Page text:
We have also assumed a decreasing FMC (Fund Management Charges) on the mutual fund schemes- the assumption here is it would be 2.00% for the first 5 years, 1.75% for the next 5 years and 1.50% for the remaining period thereafter. The declining FMC assumption is based on the fact that as the quantity for a mutual fund scheme grows over a period of time, economies of scale come into play. This helps the mutual fund spread its costs over a larger quantity thereby reducing its overall cost of managing the fund.
As with the Pension Plan assuming a 10% rate of growth over a 22-yr period, the mutual fund investments would have grown to approximately Rs 1,5240,000. The return generated by ULPP is higher than the mutual fund return by Rs 31,60,000 (i.e. 20.73%).
The reason why Pension Plan scores over mutual funds is because of a low FMC. The FMC on the Pension Plan under review is 0.80% throughout the tenure as compared to the mutual fund FMC, which is in the 1.50%-2.00% range. Over the long term FMC makes a significant impact by reducing the corpus available for investments. In other words, lower the FMC, higher the investible surplus and vice-versa.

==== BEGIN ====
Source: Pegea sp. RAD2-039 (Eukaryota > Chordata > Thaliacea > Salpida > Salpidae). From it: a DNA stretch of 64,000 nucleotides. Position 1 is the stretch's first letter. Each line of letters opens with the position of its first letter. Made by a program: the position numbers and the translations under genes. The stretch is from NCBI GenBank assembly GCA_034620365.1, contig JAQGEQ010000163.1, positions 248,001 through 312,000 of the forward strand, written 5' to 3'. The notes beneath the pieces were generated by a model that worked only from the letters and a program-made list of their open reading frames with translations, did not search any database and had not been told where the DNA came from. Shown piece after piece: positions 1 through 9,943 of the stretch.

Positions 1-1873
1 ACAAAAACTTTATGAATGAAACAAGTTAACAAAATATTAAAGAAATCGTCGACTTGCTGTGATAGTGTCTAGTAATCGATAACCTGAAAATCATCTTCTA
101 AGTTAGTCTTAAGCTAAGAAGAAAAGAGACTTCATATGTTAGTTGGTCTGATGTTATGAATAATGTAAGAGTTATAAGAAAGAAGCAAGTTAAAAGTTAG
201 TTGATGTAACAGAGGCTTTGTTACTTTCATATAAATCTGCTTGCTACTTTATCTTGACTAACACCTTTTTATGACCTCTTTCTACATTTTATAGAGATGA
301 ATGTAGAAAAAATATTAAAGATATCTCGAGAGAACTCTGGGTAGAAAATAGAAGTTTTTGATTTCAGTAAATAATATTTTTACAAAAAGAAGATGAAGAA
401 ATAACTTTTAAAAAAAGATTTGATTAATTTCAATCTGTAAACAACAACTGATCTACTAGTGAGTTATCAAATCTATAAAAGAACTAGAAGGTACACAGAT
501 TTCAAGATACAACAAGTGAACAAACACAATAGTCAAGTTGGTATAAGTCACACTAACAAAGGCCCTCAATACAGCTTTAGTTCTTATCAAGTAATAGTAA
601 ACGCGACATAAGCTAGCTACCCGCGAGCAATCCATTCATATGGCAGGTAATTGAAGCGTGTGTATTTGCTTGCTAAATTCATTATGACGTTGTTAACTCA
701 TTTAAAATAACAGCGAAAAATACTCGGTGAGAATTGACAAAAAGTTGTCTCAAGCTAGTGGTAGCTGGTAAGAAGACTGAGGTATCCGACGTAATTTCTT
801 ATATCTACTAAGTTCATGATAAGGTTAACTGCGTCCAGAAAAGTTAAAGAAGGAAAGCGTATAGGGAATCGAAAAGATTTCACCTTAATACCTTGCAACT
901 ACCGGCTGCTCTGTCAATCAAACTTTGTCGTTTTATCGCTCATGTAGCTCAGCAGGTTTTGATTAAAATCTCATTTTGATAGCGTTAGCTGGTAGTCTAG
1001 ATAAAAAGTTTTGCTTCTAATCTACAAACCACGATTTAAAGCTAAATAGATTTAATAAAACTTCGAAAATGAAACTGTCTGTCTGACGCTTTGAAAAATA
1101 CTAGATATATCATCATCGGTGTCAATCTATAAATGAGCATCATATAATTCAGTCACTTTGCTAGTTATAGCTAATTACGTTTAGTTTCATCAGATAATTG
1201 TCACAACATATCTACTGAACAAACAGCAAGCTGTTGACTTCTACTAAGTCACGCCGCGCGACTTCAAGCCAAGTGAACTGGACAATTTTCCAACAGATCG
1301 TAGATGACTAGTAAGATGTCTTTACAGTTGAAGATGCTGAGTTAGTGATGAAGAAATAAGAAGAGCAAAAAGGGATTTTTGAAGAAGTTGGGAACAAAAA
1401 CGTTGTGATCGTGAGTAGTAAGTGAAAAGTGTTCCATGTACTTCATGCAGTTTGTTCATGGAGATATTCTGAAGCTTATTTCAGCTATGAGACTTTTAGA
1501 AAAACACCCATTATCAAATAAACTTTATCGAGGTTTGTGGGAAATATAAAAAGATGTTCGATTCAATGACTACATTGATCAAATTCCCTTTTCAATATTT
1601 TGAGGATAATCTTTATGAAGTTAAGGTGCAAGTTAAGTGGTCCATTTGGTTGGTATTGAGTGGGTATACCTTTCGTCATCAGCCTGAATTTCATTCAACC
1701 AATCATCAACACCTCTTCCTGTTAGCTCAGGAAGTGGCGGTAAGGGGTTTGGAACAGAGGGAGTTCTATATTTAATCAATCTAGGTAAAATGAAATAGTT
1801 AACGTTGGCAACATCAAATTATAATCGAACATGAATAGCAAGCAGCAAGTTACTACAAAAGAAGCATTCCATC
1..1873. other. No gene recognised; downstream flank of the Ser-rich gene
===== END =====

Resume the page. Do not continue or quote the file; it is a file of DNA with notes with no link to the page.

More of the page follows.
Entry load
It is the commission that an investor has to pay while purchasing units of a mutual fund. This is a certain percentage that the mutual fund charges to meet its expenses. Certain funds have Exit Load which means a similar kind of commission but it is charged when the investor exits the scheme.
Therefore it is better to invest your money in the Pension Plans than mutual funds
Comparison of ULPPs :
The below given table will help you to compare some of the Unit Linked Pension Plans in the market.
Product Name
Birla Sun Life Insurance Freedom 58
HDFC Life Unit Linked Pension II
ICICI Life Link Super Pension Plan
Canara HSBC Unit Linked Pension Plan SP
Minimum Premium
Rs. 12,000
Rs. 50,000
Maximum Premium
Information Not Available
No Limit
No Limit
No Limit
Minimum Term
 5 Years
 10 Years
 5 Years
5 Years
Maximum Term
 Not Applicable
40 Years
57 Years
 52 Years
Minimum age at Entry
 18 Years
18 Years
18 Years
18 Years
Maximum age at Entry
 80 Years
65 Years
70 Years
65 Years
Vesting Age
 Not Applicable
Minimum is 50 Years and Maximum is 75 Years
Minimum it is 45 Years and Maximum it is 75 Years
Minimum Age is 45 Years and Maximum age is 70 Years
Death Benefit
 Fund Value
 Fund Value
 Fund Value
Sum Assured along with the Fund Value
 Can be Surrendered after completion of 3 Policy Year
Can be Surrendered after completion of 3 Policy Year
 Can be Surrendered after completion of 3 Policy Year
 Can be Surrendered after completion of 3 Policy Year
Top Up option
 Minimum Top Up will be 10,000
 Minimum Top Up will be 10,000
Information Not Available
Minimum Top Up will be Rs. 5000
Tax Benefit
 Tax Benefit is under section 80CCC and 10(10A)
 Tax Benefit is under Section 80CCC
Information Not Available
Contributions made and proceeds received will be eligible for tax deduction as per applicable tax laws